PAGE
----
My mother's house has sold and this means making the last push to get everything out of it. After school yesterday I went to the house with friend and we moved some furniture out to use in her beach house. While I was there I dug some lilies out of Mom's garden to take home and replant.
I took all that would fill a big bucket, since I was taking not only what I needed, but some for my brother, Glenn, as well.
These lilies have "been in the family" for several generations. As I replanted them in my garden I tried to remember the stories my father had told about the flowers. I think they had been taken from one part of the country to another three generations ago when my great-great grandmother, Catherine Wheeler, had married into the Spencer family and resettled. But honestly, I'm not sure that 's right and I don't quite know why they were so special to our family.
That made me think about all the stories I hadn't paid attention to-- or maybe even never heard-- that were associated with some of the things I've inherited both from my mother and Ben's mother. Right now I'm wearing a ring from my mother that I think was an anniversary ring, but I'm not sure. Upstairs there is a rug that I think was made by my grandmother, but I'm not sure. I guess one could argue that in the end the details don't matter so much; the important thing is that there's some object that reminds you that you are part of a human chain that winds through time. Still, there are some family stories that I wish I'd paid more attention to.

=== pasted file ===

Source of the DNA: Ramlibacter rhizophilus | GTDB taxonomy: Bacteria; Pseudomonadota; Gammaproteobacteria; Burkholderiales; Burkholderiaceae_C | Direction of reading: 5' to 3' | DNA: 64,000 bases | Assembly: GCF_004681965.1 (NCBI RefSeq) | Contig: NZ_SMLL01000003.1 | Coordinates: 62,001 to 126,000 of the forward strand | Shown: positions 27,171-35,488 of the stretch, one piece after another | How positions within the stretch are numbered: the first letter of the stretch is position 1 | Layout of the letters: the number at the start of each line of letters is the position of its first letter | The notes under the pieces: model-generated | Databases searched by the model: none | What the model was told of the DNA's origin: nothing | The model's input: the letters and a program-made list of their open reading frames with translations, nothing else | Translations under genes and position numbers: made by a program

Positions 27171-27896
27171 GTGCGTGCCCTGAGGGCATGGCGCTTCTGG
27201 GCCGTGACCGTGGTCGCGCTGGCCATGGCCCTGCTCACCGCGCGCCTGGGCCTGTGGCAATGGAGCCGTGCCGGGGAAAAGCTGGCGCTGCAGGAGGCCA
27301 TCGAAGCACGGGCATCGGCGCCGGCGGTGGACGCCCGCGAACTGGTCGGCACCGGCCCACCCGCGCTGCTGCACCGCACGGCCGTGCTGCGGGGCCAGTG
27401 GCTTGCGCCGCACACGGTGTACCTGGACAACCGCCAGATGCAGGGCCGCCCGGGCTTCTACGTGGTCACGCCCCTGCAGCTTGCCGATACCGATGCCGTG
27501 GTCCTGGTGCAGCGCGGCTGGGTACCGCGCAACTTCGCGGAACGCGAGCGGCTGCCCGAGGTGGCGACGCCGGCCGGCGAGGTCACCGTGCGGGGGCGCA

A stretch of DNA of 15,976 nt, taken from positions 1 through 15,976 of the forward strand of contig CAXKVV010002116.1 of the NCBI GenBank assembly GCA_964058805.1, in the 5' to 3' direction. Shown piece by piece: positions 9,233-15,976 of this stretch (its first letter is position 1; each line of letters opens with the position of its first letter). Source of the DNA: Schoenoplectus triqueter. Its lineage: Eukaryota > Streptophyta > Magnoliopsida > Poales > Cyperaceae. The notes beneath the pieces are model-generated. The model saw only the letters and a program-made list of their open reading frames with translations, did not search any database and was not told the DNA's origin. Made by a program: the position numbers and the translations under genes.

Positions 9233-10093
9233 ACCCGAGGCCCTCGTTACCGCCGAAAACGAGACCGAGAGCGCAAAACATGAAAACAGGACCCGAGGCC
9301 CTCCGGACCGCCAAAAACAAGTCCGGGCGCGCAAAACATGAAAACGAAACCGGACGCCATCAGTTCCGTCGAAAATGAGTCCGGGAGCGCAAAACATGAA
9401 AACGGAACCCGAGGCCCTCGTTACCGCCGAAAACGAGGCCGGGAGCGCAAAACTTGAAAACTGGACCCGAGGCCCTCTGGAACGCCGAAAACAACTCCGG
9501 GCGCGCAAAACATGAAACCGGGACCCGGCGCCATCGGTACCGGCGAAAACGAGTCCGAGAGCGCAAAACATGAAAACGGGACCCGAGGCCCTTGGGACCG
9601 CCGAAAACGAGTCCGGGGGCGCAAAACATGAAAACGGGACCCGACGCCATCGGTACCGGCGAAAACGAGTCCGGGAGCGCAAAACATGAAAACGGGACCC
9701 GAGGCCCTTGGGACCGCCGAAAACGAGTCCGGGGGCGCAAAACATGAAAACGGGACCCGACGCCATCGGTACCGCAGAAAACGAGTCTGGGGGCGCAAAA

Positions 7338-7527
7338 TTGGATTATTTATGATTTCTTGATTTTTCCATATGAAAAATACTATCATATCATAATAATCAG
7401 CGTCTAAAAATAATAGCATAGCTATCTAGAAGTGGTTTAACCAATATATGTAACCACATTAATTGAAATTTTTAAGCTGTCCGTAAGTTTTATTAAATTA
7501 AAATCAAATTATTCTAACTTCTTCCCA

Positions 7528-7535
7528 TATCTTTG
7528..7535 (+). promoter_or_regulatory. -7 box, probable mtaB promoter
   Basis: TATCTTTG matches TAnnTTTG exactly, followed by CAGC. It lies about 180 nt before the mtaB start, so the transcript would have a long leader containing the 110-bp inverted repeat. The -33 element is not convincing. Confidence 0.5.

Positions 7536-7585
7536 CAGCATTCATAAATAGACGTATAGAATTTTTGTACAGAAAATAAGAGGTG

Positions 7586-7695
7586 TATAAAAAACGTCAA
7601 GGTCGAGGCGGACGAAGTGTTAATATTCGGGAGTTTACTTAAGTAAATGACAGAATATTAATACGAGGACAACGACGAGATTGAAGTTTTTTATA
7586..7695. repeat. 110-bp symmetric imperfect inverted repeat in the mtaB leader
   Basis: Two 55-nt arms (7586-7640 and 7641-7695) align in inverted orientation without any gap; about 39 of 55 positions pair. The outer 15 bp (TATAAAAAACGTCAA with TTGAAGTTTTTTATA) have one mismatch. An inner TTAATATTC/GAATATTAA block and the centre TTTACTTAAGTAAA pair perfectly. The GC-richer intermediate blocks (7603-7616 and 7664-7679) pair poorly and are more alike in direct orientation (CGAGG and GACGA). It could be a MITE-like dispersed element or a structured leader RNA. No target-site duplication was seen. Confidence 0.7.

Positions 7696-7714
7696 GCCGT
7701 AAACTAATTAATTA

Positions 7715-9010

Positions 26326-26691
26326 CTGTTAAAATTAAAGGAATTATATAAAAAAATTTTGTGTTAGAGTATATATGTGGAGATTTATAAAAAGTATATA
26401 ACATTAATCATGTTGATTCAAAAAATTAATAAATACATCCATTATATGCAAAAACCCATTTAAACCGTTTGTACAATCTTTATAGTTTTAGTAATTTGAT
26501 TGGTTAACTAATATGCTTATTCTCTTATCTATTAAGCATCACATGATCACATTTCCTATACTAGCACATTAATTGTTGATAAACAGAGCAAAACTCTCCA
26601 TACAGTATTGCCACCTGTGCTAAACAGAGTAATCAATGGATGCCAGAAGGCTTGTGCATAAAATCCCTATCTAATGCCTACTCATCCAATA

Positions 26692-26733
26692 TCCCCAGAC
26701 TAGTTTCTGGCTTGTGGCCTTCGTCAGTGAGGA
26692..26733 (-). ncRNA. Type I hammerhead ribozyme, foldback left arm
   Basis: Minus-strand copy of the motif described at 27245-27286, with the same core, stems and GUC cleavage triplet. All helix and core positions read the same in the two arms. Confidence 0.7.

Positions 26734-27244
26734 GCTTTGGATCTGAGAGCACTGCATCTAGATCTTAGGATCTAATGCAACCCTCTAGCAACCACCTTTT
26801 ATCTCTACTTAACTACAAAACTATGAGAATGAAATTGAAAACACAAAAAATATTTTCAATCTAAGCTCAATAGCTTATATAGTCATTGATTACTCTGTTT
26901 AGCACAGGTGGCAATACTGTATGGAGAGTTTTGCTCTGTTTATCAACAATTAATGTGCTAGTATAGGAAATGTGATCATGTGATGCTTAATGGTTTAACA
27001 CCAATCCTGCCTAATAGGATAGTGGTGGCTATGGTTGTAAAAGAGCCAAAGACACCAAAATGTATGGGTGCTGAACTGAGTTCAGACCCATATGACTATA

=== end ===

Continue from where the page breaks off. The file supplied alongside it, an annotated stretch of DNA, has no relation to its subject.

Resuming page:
Wwith any luck, come this summer, I'll have a pretty display of Wheeler lilies to remind me that I'm one link in a continuum of families.
We had an amazing rescue last night at the pond. Paul and I were relaxing out there, soaking up the last rays of sunlight before today's promised rainstorms, chatting and watching for frogs and fish. Watching the pollen dropping from the big maple trees reminded me to clean out the skimmer since it traps the pollen that falls into the water. I pulled out the skimmer, looked inside, said to Paul, "Well, there's no fish in here, anyway," and was about to dump it in the yard when Paul cried out, "There's Goldie!" Sure enough, he'd spotted the gold Koi we'd named Goldie in the skimmer.
My not seeing Goldie wasn't a matter of not paying attention, but just not seeing as well as Paul's young eyes in the twilight. I suspect I would have spotted the little fish as I dumped the skimmer
In any case, he/she was still alive and seemed mighty happy to be put back in the pond.